SUPERVALU MUM ON NEW CONCEPT IN ST. LOUIS
ST. LOUIS — Plans for a mixed-use project under development here include a new concept supermarket from Supervalu to be known as City Market, a local developer told SN. Trace Shaughnessy, managing partner for developer Gilded Age here, said plans call for Supervalu to operate a 33,000-square-foot, upscale supermarket near downtown St. Louis in the Georgian Square development, scheduled to break ground shortly and open in summer 2008. Supervalu currently operates the Shop n' Save chain in St. Louis. Asked for comment last week, a Supervalu spokeswoman told SN “We have no project plans to announce in St. Louis.”
SEARS INVESTOR REVEALS 5% STAKE IN WINN-DIXIE
JACKSONVILLE, Fla. — Perry Capital, a New York hedge fund headed by a member of Sears Holdings' board of directors, has taken a 5% stake in Winn-Dixie Stores here, the investor said in a government filing last week. Perry is the first large shareholder to be revealed in Winn-Dixie since the company emerged from bankruptcy late last year and issued new stock. The fund is headed by Richard Perry, a major shareholder in retailer Sears Holdings named to that company's board of directors in 2005. Perry Capital “generally considers its investments long-term and seeks to develop close working relationships with key members of a company's management and operating team,” Sears said in a press statement announcing the board appointment. The firm's 2.7 million shares were worth more than $47 million based on the stock's price late last week.
ENERGY, OTHER COSTS HURT WEIS' BOTTOM LINE
SUNBURY, Pa. — Weis Markets last week said higher energy costs and other expenditures contributed to a decline in profits for the 13-week fourth quarter, which ended Dec. 30. The company said its net income for the period was down about 24%, to $14 million, compared with the 14-week period a year ago. Sales in fourth-quarter 2006 were down 4%, to $577.6 million, but were up 2.7% when adjusted for the extra week in 2005. Comparable-store sales rose 2.1%. For the full year, net income was down 11.7%, to $56 million, while sales rose 1%, to $2.24 billion. Adjusted for the extra week, 2006 sales rose 2.8%, and comps were up 2%. The decline in net income for the year was attributed to higher credit card fees, increased labor expenses for new stores and other factors, including a $1.2 million write-down on a closed store.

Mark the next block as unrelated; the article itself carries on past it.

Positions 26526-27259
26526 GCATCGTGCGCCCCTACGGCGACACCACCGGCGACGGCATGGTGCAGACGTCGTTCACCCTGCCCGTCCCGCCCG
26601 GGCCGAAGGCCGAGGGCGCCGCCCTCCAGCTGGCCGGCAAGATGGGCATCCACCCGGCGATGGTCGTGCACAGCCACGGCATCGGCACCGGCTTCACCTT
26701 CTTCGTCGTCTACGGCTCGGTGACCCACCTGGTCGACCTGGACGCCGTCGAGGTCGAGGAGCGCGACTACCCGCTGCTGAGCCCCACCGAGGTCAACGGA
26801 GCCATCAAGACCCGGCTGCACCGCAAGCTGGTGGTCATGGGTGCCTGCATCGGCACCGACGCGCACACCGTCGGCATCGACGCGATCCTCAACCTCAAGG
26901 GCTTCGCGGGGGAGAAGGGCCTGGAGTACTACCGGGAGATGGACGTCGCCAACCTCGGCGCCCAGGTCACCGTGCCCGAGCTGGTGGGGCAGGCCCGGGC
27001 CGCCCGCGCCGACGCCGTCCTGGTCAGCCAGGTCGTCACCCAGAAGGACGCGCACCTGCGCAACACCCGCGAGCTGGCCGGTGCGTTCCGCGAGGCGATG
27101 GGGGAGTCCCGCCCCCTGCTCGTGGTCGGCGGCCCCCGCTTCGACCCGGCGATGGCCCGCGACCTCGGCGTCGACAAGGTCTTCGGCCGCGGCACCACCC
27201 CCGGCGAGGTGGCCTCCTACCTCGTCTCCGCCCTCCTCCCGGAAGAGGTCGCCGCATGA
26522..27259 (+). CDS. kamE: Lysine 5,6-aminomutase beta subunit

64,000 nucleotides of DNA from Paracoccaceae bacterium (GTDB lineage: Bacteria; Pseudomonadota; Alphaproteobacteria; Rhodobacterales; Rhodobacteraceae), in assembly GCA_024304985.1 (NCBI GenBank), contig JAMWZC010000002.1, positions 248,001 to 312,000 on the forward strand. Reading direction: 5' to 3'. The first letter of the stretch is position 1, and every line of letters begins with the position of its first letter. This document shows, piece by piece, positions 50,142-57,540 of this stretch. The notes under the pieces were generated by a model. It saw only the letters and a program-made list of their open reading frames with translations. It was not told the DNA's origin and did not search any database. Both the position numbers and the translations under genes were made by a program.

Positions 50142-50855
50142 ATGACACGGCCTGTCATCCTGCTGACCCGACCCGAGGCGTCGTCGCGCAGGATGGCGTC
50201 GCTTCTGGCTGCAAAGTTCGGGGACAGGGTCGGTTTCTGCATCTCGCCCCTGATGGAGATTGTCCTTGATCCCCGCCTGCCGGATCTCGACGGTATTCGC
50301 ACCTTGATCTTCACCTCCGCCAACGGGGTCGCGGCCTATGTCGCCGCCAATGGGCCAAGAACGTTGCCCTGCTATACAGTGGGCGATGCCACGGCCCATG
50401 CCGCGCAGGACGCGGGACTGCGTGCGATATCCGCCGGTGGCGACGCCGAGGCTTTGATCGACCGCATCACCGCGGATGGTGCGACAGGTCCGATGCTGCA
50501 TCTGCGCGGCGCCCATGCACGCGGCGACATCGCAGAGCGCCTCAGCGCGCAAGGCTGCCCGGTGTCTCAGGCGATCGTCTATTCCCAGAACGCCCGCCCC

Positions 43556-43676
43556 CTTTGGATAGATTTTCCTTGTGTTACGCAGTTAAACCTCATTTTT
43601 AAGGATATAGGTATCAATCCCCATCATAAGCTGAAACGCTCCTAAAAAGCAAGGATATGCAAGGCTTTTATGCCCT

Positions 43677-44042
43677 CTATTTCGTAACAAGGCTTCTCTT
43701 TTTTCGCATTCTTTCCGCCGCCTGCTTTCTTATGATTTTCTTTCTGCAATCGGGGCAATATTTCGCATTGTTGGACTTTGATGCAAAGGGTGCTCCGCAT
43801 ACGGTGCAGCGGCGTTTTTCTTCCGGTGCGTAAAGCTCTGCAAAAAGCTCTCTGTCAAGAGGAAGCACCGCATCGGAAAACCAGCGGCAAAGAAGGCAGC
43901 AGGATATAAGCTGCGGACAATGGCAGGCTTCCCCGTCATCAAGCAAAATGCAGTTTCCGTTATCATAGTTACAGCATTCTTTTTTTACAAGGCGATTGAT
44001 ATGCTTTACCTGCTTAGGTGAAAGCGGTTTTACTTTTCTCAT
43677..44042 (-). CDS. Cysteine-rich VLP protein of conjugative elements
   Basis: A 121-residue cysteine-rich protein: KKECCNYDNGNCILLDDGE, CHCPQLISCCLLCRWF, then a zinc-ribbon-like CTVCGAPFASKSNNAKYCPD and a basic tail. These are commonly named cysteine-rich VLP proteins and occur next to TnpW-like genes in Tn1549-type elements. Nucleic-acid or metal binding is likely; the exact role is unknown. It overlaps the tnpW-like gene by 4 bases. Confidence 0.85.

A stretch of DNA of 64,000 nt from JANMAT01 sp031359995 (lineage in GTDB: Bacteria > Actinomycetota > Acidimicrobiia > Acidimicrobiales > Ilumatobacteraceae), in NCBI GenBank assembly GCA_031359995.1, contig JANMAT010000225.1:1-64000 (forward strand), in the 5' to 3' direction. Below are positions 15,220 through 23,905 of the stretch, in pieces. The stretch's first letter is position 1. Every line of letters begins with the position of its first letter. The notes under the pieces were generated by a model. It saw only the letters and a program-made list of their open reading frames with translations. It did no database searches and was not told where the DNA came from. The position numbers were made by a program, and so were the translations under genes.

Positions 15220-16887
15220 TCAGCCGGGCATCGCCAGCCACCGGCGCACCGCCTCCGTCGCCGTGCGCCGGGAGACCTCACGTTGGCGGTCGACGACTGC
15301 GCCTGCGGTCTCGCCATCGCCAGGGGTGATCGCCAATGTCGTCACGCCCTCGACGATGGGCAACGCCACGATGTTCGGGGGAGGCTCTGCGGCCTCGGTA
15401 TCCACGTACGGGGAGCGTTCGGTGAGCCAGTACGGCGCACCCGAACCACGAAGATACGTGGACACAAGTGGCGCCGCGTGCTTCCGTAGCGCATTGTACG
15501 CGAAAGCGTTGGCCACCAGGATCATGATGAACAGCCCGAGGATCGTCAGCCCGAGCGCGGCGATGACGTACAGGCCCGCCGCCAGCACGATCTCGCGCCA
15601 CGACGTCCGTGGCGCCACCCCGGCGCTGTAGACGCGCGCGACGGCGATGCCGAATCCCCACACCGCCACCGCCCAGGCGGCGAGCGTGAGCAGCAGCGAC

HOUCHENS TO SELL COMMONWEALTH TOBACCO UNIT
BOWLING GREEN, Ky. — Houchens Industries here has agreed to sell its Commonwealth Brands cigarette division to Britain's Imperial Tobacco for $1.9 billion. The deal requires government approval and the vote of Houchens' employee-owners, Jimmie Gipson, chairman, president and chief executive of Houchens, told SN in an interview. Houchens, a diversified company best known for operating supermarkets and convenience stores, purchased Commonwealth in 2001. The division, which manufactures discount cigarette brands, had sales of $348 million in fiscal 2006. Gipson declined comment on Houchens' specific plans for the proceeds of the sale, but said as an employee stock ownership plan company, “the shareholder is likely to benefit the most.”
COSTCO TO RAISE $2 BILLION IN NOTES OFFERING
ISSAQUAH, Wash. — Costco Wholesale here is seeking to raise $2 billion in five- and 10-year notes, bankers said in an offering last week. The retailer is expected to use the proceeds to refinance $300 million in debt maturing next month, as well as to fund stock repurchases. Fitch Ratings, New York, gave the notes an “AA-” rating and a stable outlook, noting that although the issue raises around $1.7 billion of debt to Costco's capital structure, the company's credit measures and business strategy remains strong.